Then the mistress entered a more capacious and ornate apartment. Its ceiling, which described the horseshoe arch of the Saracens, was encrusted with that honeycomb work which is peculiar to them, and which, in the present instance, was of rose colour and silver. Mirrors were inserted in the cedar panels of the walls; a divan of rose-coloured silk surrounded the chamber, and on the thick soft carpet of many colours, which nearly covered the floor, were several cushions surrounding an antique marble tripod of wreathed serpents. The lady, disembarrassing herself of her slippers, seated herself on the divan in the fashion of her country; one of her attendants brought a large silver lamp, which diffused a delicious odour as well as a brilliant light, and placed it on the tripod; the other clapped her hands, and a band of beautiful girls entered the room, bearing dishes of confectionery, plates of choice fruits, and vases of delicious sherbets. The lady, partaking of some of these, directed, after a short time, that they should be offered to her immediate attendants, who thereupon kissed their hands with a grave face, and pressed them to their hearts. Then one of the girls, leaving the apartment for a moment, returned with a nargileh of crystal, set by the most cunning artists of Damascus in a framework of golden filigree crusted with precious stones. She presented the flexible silver tube, tipped with amber, to the lady, who, waving her hand that the room should be cleared, smoked a confection of roses and rare nuts, while she listened to a volume read by one of her maidens, who was seated by the silver lamp.

While they were thus employed, an opposite curtain to that by which they had entered was drawn aside, and a woman advanced, and whispered some words to the lady, who seemed to signify her assent. Immediately, a tall negro of Dongola, richly habited in a flowing crimson vest, and with a large silver collar round his neck, entered the hall, and, after the usual salutations of reverence to the lady, spoke earnestly in a low voice. The lady listened with great attention, and then, taking out her tablets from her girdle, she wrote a few words and gave a leaf to the tall negro, who bowed and retired. Then she waved her hand, and the maiden who was reading closed her book, rose, and, pressing her hand to her heart, retired.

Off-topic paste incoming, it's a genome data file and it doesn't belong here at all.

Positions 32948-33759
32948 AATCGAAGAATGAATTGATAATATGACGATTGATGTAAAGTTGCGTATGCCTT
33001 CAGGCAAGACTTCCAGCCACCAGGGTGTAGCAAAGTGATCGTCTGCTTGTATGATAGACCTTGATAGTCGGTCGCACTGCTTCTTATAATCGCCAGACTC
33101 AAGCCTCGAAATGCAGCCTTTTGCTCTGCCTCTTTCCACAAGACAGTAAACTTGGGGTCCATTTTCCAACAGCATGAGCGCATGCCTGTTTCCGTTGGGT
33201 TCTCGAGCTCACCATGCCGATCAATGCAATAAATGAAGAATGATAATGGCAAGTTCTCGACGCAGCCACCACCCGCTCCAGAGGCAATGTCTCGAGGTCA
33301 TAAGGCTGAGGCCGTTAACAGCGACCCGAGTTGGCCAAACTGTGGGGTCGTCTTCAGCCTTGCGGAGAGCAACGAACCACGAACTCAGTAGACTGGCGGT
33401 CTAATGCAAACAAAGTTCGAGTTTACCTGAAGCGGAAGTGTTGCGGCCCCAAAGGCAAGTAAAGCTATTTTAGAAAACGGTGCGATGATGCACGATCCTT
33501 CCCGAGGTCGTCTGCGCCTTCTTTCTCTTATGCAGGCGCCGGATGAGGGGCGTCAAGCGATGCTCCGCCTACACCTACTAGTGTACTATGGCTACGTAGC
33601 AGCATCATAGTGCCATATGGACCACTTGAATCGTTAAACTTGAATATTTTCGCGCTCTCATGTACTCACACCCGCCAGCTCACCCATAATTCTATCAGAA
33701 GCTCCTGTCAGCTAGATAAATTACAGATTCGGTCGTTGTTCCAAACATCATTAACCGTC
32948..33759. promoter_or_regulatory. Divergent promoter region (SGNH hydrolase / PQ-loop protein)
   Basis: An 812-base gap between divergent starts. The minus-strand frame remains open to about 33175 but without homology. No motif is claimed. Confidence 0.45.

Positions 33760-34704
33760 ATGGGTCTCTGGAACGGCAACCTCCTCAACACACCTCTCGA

It seemed that the young Emir had arrived at the pavilion, and prayed that, without a moment’s delay, he might speak with the Lady of Bethany.

The curtain was again withdrawn, a light step was heard, the young man who had recently passed Tancred on the road to Jerusalem bounded into the room.

‘How is the Rose of Sharon?’ he exclaimed. He threw himself at her feet, and pressed the hem of her garment to his lips with an ecstasy which it would have been difficult for a bystander to decide whether it were mockery or enthusiasm, or genuine feeling, which took a sportive air to veil a devotion which it could not conceal, and which it cared not too gravely to intimate.

‘Ah, Fakredeen!’ said the lady, ‘and when did you leave the Mountain?’

‘I arrived at Jerusalem yesterday by sunset; never did I want to see you so much. The foreign consuls have stopped my civil war, which cost me a hundred thousand piastres. We went down to Beiroot and signed articles of peace; I thought it best to attend to escape suspicion. However, there is more stirring than you can conceive: never had I such combinations! First, let me shortly tell you what I have done, then what I wish you to do. I have made immense hits, but I am also in a scrape.’

‘That I think you always are,’ said the lady.

‘But you will get me out of it, Rose of Sharon! You always do, brightest and sweetest of friends! What an alliance is ours! My invention, your judgment; my combinations, your criticism. It must carry everything before it.’

‘I do not see that it has effected much hitherto,’ said the lady.’ However, give me your mountain news. What have you done?’

‘In the first place,’ said Fakredeen, ‘until this accursed peace intrigue of the foreign consuls, which will not last as long as the carnival, the Mountain was more troubled than ever, and the Porte, backed up by Sir Canning, is obstinate against any prince of our house exercising the rule.’

‘Do you call that good news?’

‘It serves. In the first place it keeps my good uncle, the Emir Bescheer and his sons, prisoners at the Seven Towers. Now, I will tell you what I have done. I have sent to my uncle and offered him two hundred thousand piastres a year for his life and that of his sons, if they will represent to the Porte that none but a prince of the house of Shehaab can possibly pacify and administer Lebanon, and that, to obtain this necessary end, they are ready to resign their rights in favour of any other member of the family.’

‘What then?’ said the Lady of Bethany, taking her nargileh from her mouth.

‘Why, then,’ said Fakredeen, ‘I am by another agent working upon Riza Pasha to this effect, that of all the princes of the great house of Shehaab, there is none so well adapted to support the interests of the Porte as the Emir Fakredeen, and for these three principal reasons: in the first place, because he is a prince of great qualities ——’